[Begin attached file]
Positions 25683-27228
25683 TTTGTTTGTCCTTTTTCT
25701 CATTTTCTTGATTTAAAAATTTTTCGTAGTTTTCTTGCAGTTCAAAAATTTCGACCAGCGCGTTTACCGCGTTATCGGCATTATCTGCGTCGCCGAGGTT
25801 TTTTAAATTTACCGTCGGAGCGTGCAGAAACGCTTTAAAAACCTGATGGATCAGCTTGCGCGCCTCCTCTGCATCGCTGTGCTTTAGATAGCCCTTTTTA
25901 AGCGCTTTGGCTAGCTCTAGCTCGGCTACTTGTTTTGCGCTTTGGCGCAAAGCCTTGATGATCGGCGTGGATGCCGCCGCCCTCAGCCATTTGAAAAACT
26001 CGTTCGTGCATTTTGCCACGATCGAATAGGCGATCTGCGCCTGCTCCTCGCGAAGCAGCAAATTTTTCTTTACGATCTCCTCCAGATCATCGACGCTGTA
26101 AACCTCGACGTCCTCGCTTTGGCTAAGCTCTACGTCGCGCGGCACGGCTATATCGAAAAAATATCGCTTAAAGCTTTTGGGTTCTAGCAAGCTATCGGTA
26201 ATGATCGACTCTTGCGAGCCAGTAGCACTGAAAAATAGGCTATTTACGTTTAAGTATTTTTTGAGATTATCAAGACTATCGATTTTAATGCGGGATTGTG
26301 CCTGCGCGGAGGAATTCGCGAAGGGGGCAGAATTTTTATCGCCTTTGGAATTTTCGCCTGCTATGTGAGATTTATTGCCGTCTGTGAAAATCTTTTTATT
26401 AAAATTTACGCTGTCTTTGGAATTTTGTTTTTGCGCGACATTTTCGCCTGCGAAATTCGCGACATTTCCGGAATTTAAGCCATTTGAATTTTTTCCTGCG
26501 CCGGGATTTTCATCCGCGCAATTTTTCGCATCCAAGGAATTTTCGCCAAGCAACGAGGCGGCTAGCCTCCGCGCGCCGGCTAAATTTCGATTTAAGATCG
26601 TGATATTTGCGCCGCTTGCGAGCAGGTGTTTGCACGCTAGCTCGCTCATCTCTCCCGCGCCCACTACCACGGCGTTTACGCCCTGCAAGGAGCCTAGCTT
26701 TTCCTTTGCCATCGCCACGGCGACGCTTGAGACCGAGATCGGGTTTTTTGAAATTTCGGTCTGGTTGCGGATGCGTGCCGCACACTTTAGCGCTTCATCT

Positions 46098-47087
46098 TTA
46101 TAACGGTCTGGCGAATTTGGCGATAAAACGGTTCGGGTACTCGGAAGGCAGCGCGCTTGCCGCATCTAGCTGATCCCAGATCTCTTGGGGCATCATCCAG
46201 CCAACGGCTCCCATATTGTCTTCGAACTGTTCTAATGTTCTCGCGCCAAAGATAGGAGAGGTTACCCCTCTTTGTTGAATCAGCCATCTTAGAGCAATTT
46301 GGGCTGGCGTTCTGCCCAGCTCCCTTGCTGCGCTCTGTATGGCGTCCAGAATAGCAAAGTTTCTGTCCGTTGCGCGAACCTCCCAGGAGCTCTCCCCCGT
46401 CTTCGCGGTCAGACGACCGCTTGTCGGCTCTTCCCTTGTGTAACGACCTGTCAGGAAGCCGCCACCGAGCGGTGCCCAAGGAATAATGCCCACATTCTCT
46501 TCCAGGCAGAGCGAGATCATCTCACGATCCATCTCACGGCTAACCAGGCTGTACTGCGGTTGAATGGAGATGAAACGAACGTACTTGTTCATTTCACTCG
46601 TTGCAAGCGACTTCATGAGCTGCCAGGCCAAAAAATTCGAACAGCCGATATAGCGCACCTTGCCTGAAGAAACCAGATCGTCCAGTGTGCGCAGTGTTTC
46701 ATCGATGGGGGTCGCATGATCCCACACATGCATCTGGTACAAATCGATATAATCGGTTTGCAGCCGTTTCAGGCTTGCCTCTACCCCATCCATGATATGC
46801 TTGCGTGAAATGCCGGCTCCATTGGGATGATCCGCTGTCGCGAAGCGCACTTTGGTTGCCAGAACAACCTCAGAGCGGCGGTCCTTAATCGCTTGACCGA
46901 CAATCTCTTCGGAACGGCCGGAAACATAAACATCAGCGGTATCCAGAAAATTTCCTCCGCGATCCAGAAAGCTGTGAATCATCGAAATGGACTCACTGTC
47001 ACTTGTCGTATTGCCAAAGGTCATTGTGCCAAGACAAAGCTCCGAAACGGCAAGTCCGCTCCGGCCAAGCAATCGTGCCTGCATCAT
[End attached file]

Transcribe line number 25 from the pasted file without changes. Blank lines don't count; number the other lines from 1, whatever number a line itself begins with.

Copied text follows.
47001 ACTTGTCGTATTGCCAAAGGTCATTGTGCCAAGACAAAGCTCCGAAACGGCAAGTCCGCTCCGGCCAAGCAATCGTGCCTGCATCAT